Steyn is a self-described war-monger and liar who invents things all the time due to a prodigious ability to insult people by taking something they never said or did and using it against them, or making bold assertions in order to bolster his side. For example, Steyn in 2003 was telling anybody who would listen that he was "sure" that Bin Laden was dead, and ridiculed Democrats who "teased" the Republicans for not catching him. Good call Mark. Why do I have a feeling your sure-ness of the existence of Iraqi Weapons of Mass Destruction was in the 99-100 percent range?

He writes forcefully about the rampant America-hating of anybody who opposes getting involved in foreign wars without an exit strategy. His targets include such left-wing darlings as former Crossfire host Tucker Carlson, who for all his gazillion failings is at least willing to occasionally tip his hat to that enemy of the Right, "reality." In column after column Steyn draws parallels between some anti-administration figure and a homicidal lunatic fanatic and uses this facile analogy to prove his ultimate point: that George W. Bush is right. Because Steyn is not really a conservative, just as Rush Limbaugh and Ann Coulter are not really conservatives. At some point, Mark, words have to mean things: conservative has to mean something as an ideology. Steyn has no ideology; he simply worships the power of the group of Republicans now in power. He is a limp groupie, pliant and coquettish, who doesn't want to see a better world but rather one in which he can curl up and purr in the lap of those in power, whoever they are. In that way he is a lot like Sean Hannity, but without the prehensile tail.

This lily-livered-ness defines all of Steyn's writing. He is all style and no substance -- he can come up with a mildly amusing metaphor on occasion, but there is absolutely no meatiness or firmness to his arguments. He dons his flashy sequins to keep you from noticing what's underneath. When he writes things like "Imperialism Is the Answer" (10/14/2001), he is hoping the sheer bravado and stupidity that he wears on the outside will distract you from the fact that his arguments are completely flaccid.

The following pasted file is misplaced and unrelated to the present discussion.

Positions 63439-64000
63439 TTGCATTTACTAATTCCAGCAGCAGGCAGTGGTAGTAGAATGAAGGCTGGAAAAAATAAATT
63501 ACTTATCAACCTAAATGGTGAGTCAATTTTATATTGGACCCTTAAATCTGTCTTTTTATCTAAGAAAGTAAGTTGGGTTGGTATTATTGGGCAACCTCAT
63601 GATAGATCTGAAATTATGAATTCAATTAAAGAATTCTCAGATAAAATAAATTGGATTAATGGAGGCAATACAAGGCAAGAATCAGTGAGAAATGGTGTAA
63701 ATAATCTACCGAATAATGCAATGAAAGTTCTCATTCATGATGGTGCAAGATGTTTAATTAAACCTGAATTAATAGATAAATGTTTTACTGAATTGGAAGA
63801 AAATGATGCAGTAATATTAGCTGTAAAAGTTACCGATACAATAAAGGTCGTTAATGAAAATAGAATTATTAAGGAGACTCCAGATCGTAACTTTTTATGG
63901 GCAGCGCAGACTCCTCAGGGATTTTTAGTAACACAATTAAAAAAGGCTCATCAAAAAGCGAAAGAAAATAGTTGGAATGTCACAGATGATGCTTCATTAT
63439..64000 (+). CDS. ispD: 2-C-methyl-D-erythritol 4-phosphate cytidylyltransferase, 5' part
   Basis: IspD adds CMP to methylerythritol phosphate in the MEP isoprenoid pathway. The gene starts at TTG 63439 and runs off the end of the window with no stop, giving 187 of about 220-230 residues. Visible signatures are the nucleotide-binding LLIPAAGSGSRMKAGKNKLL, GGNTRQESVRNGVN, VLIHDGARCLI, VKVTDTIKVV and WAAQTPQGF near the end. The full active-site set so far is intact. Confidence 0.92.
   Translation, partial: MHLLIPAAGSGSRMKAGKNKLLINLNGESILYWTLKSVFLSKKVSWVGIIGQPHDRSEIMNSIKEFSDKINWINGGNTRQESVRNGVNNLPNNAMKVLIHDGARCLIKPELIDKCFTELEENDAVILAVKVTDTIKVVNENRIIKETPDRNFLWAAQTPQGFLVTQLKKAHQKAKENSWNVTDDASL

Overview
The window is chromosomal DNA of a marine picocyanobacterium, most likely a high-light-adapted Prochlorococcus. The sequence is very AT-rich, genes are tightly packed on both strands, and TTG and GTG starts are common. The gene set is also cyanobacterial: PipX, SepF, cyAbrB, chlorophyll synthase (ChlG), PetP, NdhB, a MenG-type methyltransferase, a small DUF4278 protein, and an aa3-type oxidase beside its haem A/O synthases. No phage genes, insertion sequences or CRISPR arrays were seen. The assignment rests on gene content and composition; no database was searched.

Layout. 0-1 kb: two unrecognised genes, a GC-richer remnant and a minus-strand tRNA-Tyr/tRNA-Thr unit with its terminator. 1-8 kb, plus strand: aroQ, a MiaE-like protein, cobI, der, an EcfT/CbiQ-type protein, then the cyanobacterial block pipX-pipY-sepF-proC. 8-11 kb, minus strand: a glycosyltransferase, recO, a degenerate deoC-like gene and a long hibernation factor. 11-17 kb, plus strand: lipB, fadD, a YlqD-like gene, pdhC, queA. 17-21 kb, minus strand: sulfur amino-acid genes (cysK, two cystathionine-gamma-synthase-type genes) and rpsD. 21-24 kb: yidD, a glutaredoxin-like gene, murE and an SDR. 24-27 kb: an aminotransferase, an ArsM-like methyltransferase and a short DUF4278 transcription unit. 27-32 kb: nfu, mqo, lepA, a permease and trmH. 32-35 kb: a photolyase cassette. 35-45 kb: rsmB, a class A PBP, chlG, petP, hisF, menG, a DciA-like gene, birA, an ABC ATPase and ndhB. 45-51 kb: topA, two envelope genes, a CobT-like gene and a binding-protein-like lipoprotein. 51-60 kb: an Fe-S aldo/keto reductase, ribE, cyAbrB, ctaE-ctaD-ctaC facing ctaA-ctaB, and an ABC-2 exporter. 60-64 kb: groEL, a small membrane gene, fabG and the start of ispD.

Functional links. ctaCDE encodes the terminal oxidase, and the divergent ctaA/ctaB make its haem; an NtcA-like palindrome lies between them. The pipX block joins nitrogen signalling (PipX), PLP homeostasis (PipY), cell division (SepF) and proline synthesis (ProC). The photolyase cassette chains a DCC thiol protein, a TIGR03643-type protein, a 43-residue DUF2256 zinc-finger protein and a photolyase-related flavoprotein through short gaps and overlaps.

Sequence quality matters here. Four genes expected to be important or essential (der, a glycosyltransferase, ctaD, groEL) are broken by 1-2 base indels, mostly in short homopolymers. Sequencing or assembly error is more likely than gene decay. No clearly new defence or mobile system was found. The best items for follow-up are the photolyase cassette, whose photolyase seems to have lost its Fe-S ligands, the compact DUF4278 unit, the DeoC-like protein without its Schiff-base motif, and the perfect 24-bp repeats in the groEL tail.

In that particular gem, Steyn argues that the West failed the Middle East not because they carved it up after World War I and installed purposefully unstable puppet regimes that due to their makeup were instantly hated by their populace, but because they didn't outright colonize it as they did so many Indian and African nations. Had they done that, he argues, they could have "[Set] up courts presided over by judges in full-bottomed wigs and introduc[ed] a professional civil service and a free press..." All of which have succeeded swimmingly in former colonies in Africa and which the Indians so appreciated in that Crown Jewel. Oh, and Steyn's stunning actuarial acumen also led him to deduce that the economic costs of the September 11th terrorist attacks would end up being greater than overthrowing all of the governments of the Middle East and installing colonial protectorates.

I considered contacting Steyn to give him a chance to respond to all this, but he didn't bother to afford former Georgia Senator Max Cleland -- who lost three limbs in Vietnam -- that opportunity when he wrote that Cleland was "no hero" and that "he was a beneficiary of the medal inflation that tends to accompany unpopular wars..." This from a guy whose bread and butter comes from writing reviews of fabou, lavish musicals.

Why the Sun-Times embarrasses its already tepid editorial pages with the writings of this epicene sniveler I'll never understand -- but he's good for a laugh. And due for a shave.

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About the Author(s)

Ramsin Canon covers and works in politics in Chicago. If you have a tip, a borderline illegal leak, or a story that needs to be told, contact him at .